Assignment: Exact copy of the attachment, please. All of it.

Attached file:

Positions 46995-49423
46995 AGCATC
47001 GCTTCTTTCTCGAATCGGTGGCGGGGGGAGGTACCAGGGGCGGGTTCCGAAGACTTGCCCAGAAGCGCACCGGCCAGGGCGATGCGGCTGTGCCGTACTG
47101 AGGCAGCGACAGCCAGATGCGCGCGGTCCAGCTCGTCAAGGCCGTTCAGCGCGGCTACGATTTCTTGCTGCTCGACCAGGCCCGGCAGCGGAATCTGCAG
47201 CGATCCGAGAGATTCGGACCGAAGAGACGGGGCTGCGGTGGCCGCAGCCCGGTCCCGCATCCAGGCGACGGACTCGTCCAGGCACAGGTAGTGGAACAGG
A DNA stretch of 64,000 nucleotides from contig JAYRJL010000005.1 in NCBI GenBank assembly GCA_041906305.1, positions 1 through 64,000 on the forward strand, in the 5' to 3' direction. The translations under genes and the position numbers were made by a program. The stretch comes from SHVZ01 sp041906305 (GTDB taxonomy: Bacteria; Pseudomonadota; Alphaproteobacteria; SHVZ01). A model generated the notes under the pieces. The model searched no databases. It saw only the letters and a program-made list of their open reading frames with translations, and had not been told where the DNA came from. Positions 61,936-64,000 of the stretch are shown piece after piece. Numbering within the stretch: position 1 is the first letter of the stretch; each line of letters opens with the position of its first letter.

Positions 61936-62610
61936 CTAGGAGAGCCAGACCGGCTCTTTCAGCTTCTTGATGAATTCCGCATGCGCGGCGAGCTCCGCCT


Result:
Positions 46995-49423
46995 AGCATC
47001 GCTTCTTTCTCGAATCGGTGGCGGGGGGAGGTACCAGGGGCGGGTTCCGAAGACTTGCCCAGAAGCGCACCGGCCAGGGCGATGCGGCTGTGCCGTACTG
47101 AGGCAGCGACAGCCAGATGCGCGCGGTCCAGCTCGTCAAGGCCGTTCAGCGCGGCTACGATTTCTTGCTGCTCGACCAGGCCCGGCAGCGGAATCTGCAG
47201 CGATCCGAGAGATTCGGACCGAAGAGACGGGGCTGCGGTGGCCGCAGCCCGGTCCCGCATCCAGGCGACGGACTCGTCCAGGCACAGGTAGTGGAACAGG
A DNA stretch of 64,000 nucleotides from contig JAYRJL010000005.1 in NCBI GenBank assembly GCA_041906305.1, positions 1 through 64,000 on the forward strand, in the 5' to 3' direction. The translations under genes and the position numbers were made by a program. The stretch comes from SHVZ01 sp041906305 (GTDB taxonomy: Bacteria; Pseudomonadota; Alphaproteobacteria; SHVZ01). A model generated the notes under the pieces. The model searched no databases. It saw only the letters and a program-made list of their open reading frames with translations, and had not been told where the DNA came from. Positions 61,936-64,000 of the stretch are shown piece after piece. Numbering within the stretch: position 1 is the first letter of the stretch; each line of letters opens with the position of its first letter.

Positions 61936-62610
61936 CTAGGAGAGCCAGACCGGCTCTTTCAGCTTCTTGATGAATTCCGCATGCGCGGCGAGCTCCGCCT